E-portfolios are an online space where learners can record their achievements and collect examples of their work. E-portfolios don't have to be restricted to institutional provision. Learners can be encouraged to think about setting up “professional personal” sites for exploring and promoting their talents and interests. Or they might want to save or export social networking services activity as evidence of their skills; for example, a forum thread which demonstrates their negotiation skills, or a personal site or post which acts as a great example of their self-motivation and passion.
Literacy and communication skills
Using sites to communicate, collaborate and create means learners use and can develop a wide range of literacy skills.
Collaboration and group work
Young people already use a host of technologies – for instance, instant messaging programs such as MSN – to work together on an anytime, anywhere basis. By using social networking services' collaborative tools or setting up groups, young people can semi-formalise their efforts and document discussions and milestones as they go.
Learning about data protection and copyright issues
Data protection is an important issue for anyone who creates, uploads or downloads content online. Young people should consider who has permission to use online content. Considering the benefits of making it easier for others to use or reuse content, looking at the commercial implications of licensing, and understanding what kinds of permissions service providers request, is a compelling way to start investigating differences in licensing agreements (for example, Creative Commons licensing) and the terms of service agreements. Equipping young people to fully understand what permissions they can choose or agree to is an important digital literacy skill which can help develop creative, social or entrepreneurial skills.
Learning about self-representation and presentation – thinking about how you might be viewed across different contexts
An important part of digital literacy is understanding how distributed activity – the things that we do across a wide range of different websites – affects the impression we make on other people. Managing our web presence – understanding how to use permissions to keep information private or share it with specific individuals – is essential for getting the most out of communications platforms and for keeping control of any personal information that we choose to share. Thinking through personal rules for sharing or making information public is a useful strategy.
Learning about e-safety issues
E-safety covers a range of online issues but ties in firmly to the real world: staying safe, keeping personal information safe, protecting yourself and your belongings. Making sure that we don't participate in bullying or other anti-social behaviour, and helping out other people who might affected by these issues, is a key part of digital citizenship.
Producing public showcases for work, events or organisations
Social networking services can be a great way to quickly create websites to advertise or showcase events or groups, or to present work.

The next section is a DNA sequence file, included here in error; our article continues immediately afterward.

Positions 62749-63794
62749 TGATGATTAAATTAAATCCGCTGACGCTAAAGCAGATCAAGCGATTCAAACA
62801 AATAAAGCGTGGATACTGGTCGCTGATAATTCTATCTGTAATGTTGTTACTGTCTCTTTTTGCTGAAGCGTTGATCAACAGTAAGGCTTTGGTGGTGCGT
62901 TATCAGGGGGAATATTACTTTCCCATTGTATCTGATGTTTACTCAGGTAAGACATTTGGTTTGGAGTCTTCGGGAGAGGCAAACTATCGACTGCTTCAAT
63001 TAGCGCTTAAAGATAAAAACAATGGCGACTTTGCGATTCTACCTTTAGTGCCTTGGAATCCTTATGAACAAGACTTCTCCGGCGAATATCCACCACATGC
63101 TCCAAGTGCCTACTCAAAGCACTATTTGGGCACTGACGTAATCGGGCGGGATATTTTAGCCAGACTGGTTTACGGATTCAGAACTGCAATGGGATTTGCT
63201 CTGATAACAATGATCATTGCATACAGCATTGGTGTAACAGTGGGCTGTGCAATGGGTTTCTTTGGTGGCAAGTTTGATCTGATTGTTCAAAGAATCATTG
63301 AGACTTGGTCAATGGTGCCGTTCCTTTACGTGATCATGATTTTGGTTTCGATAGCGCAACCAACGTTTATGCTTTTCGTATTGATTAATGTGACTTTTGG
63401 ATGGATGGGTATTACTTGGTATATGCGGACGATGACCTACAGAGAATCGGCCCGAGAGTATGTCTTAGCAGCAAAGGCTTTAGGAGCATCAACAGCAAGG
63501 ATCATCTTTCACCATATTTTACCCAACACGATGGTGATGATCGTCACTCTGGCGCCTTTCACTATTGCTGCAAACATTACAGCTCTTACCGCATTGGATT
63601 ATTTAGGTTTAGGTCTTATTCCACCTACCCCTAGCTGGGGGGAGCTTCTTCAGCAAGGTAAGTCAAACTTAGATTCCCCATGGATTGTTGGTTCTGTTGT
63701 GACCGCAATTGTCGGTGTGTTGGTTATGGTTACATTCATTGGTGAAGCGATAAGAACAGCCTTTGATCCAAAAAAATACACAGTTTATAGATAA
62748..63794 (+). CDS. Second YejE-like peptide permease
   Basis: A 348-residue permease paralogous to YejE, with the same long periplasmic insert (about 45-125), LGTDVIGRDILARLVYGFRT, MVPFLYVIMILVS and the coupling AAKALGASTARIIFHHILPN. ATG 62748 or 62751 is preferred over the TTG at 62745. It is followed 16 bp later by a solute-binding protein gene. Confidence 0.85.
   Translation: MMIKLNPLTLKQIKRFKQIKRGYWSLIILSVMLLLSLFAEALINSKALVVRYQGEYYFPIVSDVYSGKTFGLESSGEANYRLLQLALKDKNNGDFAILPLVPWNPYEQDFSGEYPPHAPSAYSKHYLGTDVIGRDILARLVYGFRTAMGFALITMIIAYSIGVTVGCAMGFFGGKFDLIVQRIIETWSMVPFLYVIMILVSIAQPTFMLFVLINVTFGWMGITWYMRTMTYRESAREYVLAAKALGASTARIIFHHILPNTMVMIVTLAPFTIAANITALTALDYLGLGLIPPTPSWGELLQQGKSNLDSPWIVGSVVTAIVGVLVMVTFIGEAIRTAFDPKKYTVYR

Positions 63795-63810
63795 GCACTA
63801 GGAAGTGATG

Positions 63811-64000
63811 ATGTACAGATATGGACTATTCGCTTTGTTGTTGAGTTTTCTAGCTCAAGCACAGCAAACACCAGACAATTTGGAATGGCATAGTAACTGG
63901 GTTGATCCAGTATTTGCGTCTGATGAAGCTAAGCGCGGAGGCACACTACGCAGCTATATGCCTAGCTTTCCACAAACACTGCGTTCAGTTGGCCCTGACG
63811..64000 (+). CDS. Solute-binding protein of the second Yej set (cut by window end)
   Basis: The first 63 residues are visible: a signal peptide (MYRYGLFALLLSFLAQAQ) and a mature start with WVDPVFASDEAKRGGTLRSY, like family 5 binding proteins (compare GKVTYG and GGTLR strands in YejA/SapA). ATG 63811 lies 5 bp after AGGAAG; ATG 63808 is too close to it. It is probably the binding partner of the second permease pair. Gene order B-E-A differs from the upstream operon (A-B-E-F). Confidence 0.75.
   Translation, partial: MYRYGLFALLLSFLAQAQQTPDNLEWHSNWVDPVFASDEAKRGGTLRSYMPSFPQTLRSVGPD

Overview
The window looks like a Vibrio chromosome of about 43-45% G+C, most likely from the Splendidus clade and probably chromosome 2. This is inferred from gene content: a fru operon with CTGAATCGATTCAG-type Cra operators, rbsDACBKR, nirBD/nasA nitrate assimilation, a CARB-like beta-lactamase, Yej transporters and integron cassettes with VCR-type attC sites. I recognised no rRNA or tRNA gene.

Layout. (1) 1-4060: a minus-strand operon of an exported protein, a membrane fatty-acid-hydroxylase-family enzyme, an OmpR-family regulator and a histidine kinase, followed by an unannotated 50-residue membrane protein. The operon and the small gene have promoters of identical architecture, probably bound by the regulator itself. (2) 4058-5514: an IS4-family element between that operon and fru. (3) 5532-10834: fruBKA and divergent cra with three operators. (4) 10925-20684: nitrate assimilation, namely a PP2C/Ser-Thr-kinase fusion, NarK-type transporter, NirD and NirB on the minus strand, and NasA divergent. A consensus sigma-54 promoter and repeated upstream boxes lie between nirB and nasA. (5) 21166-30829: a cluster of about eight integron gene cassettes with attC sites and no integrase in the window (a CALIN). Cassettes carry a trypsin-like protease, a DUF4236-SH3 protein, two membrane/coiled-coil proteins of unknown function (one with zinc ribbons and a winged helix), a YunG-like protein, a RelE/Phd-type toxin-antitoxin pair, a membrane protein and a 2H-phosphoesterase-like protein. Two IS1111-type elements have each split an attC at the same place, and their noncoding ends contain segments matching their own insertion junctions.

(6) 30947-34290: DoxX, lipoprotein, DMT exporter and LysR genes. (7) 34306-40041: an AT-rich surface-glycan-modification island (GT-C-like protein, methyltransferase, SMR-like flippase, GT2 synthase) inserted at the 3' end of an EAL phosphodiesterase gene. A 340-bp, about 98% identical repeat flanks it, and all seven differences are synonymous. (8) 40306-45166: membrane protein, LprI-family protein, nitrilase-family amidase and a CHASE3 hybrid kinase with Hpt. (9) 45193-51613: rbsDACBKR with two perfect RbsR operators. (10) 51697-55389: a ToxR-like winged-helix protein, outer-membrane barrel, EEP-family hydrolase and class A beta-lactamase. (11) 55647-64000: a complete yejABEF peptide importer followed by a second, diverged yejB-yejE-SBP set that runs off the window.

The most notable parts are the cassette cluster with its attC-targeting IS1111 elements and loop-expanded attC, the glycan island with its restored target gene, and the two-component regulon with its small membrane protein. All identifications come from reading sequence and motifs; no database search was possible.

Forming communities of practice
Educators have long recognised the value of using blogs as a way of creating, making visible and fostering networks around particular topics or interests. More recently, educators have been exploring the range of Web 2.0 tools: wikis, virtual worlds and social networking services, including video- and photo-management sites. Educators and other professionals are increasingly using social networking services to form communities and connect to others who share their interests. Ning in Education and Second Life Grid are examples of umbrella groups that support educators using or wanting to use Web 2.0 tools for education.
Organising and scheduling work (time management)
Most social networking services have calendar tools that learners can use to schedule their personal and educational timetables. Some can export or import events from other web-based calendars, or third-party applications may exist that can help with this. Working publicly or in groups where others share your calendar or events can be a great motivator.
Being where learners are
In addition to providing a whole community with useful information about a school, college, organisation or event, a profile on a social network sends a clear message to learners that you are aware of the types of spaces they enjoy online. This is a good reminder that these spaces are public and inhabited by people who may not necessarily be within their friendship networks, encouraging them to look at issues around permissions and sharing personal information. During Childnet's research into cyberbullying, children and young people said that one of the reasons they wouldn't tell their teachers about being bullied online was that they didn't think staff understood the types of services they used. Asserting a presence online sends a clear message that you know what services that are popular with your learners and understand the usefulness of these services to them, and that you would understand if they had a problem and wanted to come and talk to you about it.